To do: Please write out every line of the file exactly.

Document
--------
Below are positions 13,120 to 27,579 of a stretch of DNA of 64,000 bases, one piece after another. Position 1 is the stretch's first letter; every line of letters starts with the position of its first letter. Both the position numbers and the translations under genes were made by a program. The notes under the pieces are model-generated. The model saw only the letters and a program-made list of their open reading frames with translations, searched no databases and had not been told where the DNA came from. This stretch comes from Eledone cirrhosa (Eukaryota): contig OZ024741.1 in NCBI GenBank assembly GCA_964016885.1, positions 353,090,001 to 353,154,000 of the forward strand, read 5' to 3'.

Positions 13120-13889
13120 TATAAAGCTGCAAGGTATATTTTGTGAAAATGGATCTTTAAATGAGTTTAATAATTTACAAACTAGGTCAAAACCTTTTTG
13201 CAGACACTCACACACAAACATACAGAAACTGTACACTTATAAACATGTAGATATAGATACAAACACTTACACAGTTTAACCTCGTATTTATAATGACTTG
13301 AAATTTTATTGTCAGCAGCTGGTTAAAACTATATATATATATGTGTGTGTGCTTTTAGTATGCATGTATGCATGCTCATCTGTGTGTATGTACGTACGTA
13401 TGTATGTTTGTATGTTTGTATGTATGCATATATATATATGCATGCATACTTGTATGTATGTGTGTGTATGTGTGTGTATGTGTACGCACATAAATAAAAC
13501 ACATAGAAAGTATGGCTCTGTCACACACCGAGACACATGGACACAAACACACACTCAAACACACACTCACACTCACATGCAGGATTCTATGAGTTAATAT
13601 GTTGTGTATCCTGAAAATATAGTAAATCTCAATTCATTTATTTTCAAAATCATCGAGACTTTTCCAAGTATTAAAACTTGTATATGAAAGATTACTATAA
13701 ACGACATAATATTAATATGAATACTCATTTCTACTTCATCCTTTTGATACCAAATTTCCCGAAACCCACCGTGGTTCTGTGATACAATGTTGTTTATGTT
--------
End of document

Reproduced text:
Below are positions 13,120 to 27,579 of a stretch of DNA of 64,000 bases, one piece after another. Position 1 is the stretch's first letter; every line of letters starts with the position of its first letter. Both the position numbers and the translations under genes were made by a program. The notes under the pieces are model-generated. The model saw only the letters and a program-made list of their open reading frames with translations, searched no databases and had not been told where the DNA came from. This stretch comes from Eledone cirrhosa (Eukaryota): contig OZ024741.1 in NCBI GenBank assembly GCA_964016885.1, positions 353,090,001 to 353,154,000 of the forward strand, read 5' to 3'.

Positions 13120-13889
13120 TATAAAGCTGCAAGGTATATTTTGTGAAAATGGATCTTTAAATGAGTTTAATAATTTACAAACTAGGTCAAAACCTTTTTG
13201 CAGACACTCACACACAAACATACAGAAACTGTACACTTATAAACATGTAGATATAGATACAAACACTTACACAGTTTAACCTCGTATTTATAATGACTTG
13301 AAATTTTATTGTCAGCAGCTGGTTAAAACTATATATATATATGTGTGTGTGCTTTTAGTATGCATGTATGCATGCTCATCTGTGTGTATGTACGTACGTA
13401 TGTATGTTTGTATGTTTGTATGTATGCATATATATATATGCATGCATACTTGTATGTATGTGTGTGTATGTGTGTGTATGTGTACGCACATAAATAAAAC
13501 ACATAGAAAGTATGGCTCTGTCACACACCGAGACACATGGACACAAACACACACTCAAACACACACTCACACTCACATGCAGGATTCTATGAGTTAATAT
13601 GTTGTGTATCCTGAAAATATAGTAAATCTCAATTCATTTATTTTCAAAATCATCGAGACTTTTCCAAGTATTAAAACTTGTATATGAAAGATTACTATAA
13701 ACGACATAATATTAATATGAATACTCATTTCTACTTCATCCTTTTGATACCAAATTTCCCGAAACCCACCGTGGTTCTGTGATACAATGTTGTTTATGTT